A guide to buying property through your SMSF

Thinking about using your self-managed super fund to buy residential property? Here's what you need to know.
By · 30 May 2024
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30 May 2024 · 5 min read
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Many people like the idea of using their self-managed super fund (SMSF) to invest in residential property. While it's an increasingly popular way to grow your retirement nest egg, there are a lot of rules and complexities you need to be aware of before deciding if it's an appropriate strategy for your retirement savings. 

To get you up to speed on all the details we provide an overview of the process and enlist the help of superannuation experts to discuss the more intricate details.

What are the rules?

Perhaps the most important rule around using your SMSF to invest in residential property is that you must satisfy the sole purpose test. That means the property must be purchased for the sole purpose of providing benefits in retirement with members unable to derive present-day benefits. For example, purchasing a beach house and then spending a holiday there - even if you reimburse the SMSF at market rates - is not allowed.

Other rules and regulations to be aware of include:

  • Legal title - the property must be held in the name of the super fund and not in your name.
  • Outgoings - expenses and fees must be paid by the SMSF, including transaction fees (stamp duty, legal, real estate) and ongoing expenses (council rates, interest repayments, repairs and maintenance).
  • Market value - properties need to be valued regularly on an arm's length basis and rents need to be aligned with market rates.
  • Investment strategy - under the Superannuation Industry Supervision (SIS) Act, trustees must consider if the property aligns with the fund's overall investment strategy and ensure the property does not result in inadequate diversification.

What are the restrictions?

There are also three restrictions it's important to understand:

  1. The property cannot be purchased from a fund member or related party
  2. The property cannot be lived in by a fund member or related party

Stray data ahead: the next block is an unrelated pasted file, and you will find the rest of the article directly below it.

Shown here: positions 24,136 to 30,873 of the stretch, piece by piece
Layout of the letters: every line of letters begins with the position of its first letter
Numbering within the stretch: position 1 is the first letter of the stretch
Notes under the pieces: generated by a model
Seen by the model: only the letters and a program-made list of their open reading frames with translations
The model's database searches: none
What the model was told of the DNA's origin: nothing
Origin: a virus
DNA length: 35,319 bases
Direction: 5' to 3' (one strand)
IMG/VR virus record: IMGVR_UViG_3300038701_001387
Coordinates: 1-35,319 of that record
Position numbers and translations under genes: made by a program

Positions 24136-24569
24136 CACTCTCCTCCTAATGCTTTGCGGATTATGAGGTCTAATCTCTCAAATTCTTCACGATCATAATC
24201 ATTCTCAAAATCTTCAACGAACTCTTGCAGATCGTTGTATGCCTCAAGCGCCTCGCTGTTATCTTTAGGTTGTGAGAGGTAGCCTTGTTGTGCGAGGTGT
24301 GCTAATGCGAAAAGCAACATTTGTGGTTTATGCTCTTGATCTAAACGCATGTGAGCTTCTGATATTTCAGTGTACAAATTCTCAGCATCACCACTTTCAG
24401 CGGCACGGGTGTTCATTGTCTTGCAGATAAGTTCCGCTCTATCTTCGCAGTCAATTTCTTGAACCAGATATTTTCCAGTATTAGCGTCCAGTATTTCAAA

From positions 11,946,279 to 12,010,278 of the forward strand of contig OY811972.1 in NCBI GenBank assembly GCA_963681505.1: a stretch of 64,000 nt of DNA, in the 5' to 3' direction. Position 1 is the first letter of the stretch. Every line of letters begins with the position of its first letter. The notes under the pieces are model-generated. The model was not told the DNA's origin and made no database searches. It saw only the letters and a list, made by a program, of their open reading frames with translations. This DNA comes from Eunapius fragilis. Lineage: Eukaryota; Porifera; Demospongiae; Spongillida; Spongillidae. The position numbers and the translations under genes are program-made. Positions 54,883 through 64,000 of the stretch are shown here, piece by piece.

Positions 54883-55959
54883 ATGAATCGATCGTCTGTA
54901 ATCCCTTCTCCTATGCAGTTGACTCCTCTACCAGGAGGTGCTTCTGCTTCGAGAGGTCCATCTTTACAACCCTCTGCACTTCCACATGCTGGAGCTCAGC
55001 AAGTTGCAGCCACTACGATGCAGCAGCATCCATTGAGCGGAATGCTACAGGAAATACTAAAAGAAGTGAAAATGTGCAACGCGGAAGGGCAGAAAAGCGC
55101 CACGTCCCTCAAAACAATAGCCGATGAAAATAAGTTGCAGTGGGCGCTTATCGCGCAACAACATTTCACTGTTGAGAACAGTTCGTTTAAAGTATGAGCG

3. The property cannot be rented to a fund member or related party

A "related party" includes, but is not limited to, members of the fund, relatives of each member, business partners, spouses, children or grandchildren. It's best to check with your adviser to make sure you're compliant with these rules.

Can I borrow to purchase a residential property in my SMSF?

You can borrow to buy a property through your SMSF through a specific loan called a limited recourse borrowing arrangement (LRBA). The property and associated LRBA are held in a separately established trust, outside of the SMSF structure, to limit the recourse of the lender.

Director at Lawrance Private Wealth Adam Lawrance explains that because the bank only has collateral over the property, and not your entire SMSF, these loans are typically more expensive to service and have lower borrowing capacities.

How much do you need in your SMSF to make it worthwhile? 

You need significant capital to justify investing in residential property through your SMSF. You need to account for the extra administration costs as well as making sure you maintain appropriate diversification within your SMSF. "A wholesale Investor with more than $2.5 million in their fund is about the mark," Lawrance told InvestSMART.

How is residential property taxed in my SMSF?

The concessional treatment of superannuation means earnings from the rental income are taxed at 15% in the accumulation phase. If the expenses from the property exceed the income, the loss can be carried forward and used to offset future taxable income. Once you enter the pension phase earnings are not taxed. 

You may also have to pay capital gains tax when you sell. When a property is held for more than 12 months in the SMSF it will qualify for a one-third capital gains discount, reducing the effective capital gain tax rate to 10%. If the property is sold for a loss, this can be carried forward to offset future capital gains.